Jesus proclaimed himself the light of the world. Light obtained by burning heretics on pyres is not what he had in mind. Simon Whitechapel’s Flesh Inferno is the third (or second (or who gives a fuck)) book in Creation’s Blood History series, and deals with the Spanish Inquisition. Where did it come from? What lessons should we learn from it?

Abolished in 1834, the Inquisition lives on as a symbol of unchecked power and religious tyranny. It’s a universal grindstone that sharpens any ax: religious vs secular, Catholic vs Protestant, Catholic vs Jew, authoritarian vs libertarian.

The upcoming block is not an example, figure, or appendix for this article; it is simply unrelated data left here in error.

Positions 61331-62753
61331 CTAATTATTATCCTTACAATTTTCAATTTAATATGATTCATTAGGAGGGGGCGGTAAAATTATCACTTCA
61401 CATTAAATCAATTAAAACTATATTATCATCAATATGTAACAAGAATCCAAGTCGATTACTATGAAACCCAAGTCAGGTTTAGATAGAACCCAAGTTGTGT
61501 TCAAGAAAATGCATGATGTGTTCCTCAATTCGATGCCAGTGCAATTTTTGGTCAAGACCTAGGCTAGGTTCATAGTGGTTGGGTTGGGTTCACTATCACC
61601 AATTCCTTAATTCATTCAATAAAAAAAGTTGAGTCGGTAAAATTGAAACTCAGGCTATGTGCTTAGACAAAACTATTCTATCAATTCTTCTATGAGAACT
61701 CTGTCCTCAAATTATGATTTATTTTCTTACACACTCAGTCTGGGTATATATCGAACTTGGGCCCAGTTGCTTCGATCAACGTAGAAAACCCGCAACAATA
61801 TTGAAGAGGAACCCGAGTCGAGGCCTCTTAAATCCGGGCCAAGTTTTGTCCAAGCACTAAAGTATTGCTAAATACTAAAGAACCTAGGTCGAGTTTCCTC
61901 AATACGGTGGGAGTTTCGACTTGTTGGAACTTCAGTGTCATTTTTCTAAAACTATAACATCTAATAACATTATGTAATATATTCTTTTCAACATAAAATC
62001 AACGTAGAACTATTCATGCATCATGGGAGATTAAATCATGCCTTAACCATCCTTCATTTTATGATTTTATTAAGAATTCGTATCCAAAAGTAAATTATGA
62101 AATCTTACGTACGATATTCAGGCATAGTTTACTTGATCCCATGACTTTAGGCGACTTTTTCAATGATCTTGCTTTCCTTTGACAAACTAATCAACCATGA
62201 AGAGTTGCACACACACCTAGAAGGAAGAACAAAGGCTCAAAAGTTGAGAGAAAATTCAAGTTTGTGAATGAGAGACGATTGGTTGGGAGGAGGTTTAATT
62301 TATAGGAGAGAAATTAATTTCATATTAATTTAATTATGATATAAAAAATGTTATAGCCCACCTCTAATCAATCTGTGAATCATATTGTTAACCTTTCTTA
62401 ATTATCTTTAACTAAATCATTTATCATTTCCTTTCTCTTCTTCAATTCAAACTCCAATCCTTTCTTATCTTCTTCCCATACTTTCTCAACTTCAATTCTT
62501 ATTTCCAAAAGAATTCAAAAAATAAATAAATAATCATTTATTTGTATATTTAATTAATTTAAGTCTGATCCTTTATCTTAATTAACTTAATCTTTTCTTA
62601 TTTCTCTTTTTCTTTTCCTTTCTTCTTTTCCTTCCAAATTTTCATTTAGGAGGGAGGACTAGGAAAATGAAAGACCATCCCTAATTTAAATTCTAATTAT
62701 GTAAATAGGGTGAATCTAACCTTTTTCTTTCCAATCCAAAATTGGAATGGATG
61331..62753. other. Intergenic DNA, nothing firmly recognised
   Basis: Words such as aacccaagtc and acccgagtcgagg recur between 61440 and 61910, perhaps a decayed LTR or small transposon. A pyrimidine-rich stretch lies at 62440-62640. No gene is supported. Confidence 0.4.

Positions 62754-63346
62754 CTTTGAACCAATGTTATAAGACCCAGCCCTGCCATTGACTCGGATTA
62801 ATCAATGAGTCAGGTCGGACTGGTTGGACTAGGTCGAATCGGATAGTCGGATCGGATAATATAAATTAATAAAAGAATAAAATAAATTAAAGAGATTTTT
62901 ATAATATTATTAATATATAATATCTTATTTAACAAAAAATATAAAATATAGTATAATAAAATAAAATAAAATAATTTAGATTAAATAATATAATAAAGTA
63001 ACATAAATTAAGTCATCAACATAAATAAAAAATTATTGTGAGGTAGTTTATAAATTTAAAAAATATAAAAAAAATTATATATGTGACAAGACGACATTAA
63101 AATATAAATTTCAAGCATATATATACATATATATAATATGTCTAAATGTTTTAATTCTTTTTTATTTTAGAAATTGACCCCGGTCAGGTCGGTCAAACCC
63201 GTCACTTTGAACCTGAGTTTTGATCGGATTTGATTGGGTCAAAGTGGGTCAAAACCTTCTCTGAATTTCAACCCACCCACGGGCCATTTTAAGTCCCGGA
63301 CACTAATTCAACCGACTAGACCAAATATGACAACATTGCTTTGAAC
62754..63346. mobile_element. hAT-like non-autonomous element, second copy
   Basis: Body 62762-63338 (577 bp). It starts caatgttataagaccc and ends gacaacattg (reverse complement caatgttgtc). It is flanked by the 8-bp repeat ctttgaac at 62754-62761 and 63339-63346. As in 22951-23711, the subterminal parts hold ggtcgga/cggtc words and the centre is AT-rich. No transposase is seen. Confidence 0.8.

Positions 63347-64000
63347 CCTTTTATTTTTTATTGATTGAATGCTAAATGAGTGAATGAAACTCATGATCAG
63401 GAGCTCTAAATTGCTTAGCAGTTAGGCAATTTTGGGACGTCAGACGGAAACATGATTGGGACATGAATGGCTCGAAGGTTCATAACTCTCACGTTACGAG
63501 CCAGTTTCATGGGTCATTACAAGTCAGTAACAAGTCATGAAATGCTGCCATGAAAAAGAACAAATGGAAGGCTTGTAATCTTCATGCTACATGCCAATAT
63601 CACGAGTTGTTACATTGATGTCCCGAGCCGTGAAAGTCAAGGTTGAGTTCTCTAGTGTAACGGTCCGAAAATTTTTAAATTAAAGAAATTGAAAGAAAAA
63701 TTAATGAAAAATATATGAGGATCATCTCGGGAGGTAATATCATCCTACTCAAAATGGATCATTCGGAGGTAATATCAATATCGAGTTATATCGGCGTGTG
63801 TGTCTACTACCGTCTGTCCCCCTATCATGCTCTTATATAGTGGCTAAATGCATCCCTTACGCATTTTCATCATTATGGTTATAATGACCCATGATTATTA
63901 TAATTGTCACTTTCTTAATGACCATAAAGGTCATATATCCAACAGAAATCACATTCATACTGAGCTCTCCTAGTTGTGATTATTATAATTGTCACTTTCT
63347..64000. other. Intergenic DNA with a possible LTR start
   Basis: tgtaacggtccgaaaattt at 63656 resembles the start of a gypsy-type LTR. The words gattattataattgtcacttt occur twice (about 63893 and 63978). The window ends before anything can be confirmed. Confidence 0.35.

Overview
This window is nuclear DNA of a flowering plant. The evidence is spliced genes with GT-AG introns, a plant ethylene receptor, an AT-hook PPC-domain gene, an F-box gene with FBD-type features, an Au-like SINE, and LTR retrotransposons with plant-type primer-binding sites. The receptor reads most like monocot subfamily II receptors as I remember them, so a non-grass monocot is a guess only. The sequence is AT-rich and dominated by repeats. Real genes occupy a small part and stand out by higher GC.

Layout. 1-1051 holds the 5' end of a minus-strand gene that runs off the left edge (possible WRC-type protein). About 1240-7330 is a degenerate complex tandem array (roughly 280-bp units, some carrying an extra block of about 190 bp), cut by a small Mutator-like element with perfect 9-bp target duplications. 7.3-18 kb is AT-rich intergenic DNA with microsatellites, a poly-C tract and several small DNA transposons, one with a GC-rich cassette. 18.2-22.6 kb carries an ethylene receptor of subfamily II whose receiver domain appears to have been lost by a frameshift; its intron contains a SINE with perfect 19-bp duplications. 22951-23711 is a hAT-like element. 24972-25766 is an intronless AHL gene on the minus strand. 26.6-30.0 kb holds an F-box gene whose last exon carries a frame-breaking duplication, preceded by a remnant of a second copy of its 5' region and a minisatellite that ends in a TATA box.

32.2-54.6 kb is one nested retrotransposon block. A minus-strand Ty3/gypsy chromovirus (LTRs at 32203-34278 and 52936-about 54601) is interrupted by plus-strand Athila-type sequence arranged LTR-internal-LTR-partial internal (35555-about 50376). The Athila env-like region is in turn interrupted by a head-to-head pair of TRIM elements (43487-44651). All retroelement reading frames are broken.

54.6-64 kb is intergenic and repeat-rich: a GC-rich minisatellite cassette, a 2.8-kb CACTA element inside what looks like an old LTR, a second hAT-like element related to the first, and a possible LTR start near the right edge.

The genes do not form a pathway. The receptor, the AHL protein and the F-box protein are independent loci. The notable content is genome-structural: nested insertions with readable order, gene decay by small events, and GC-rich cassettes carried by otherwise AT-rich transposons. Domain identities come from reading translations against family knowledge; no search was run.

Whitechapel writes from a secular background (the first sentence contains the words “I despise the Catholic church”), and doesn’t try to be fair, because the facts (as he sees them) are prima facie unfair. The Inquisition was extremely bad, and an inevitable consequence of a worldview that denies the value of doubt. Torquemada burnt and rent flesh because he knew it was right to do so. He never questioned his own deeds: he already knew the answer.

“Am I going too far?” doesn’t even decode as a sensible question to a zealot. He was carrying out God’s will. Can you breathe too much air? Live too much life? Although nonreligious authorities can (and have) been equally brutal, but usually it’s to accomplish a goal. Religions (and there are atheistic religions) have a unique ability to commit atrocities even when it’s impractical, lacks a payoff, and causes harm to their own adherents. As CS Lewis said: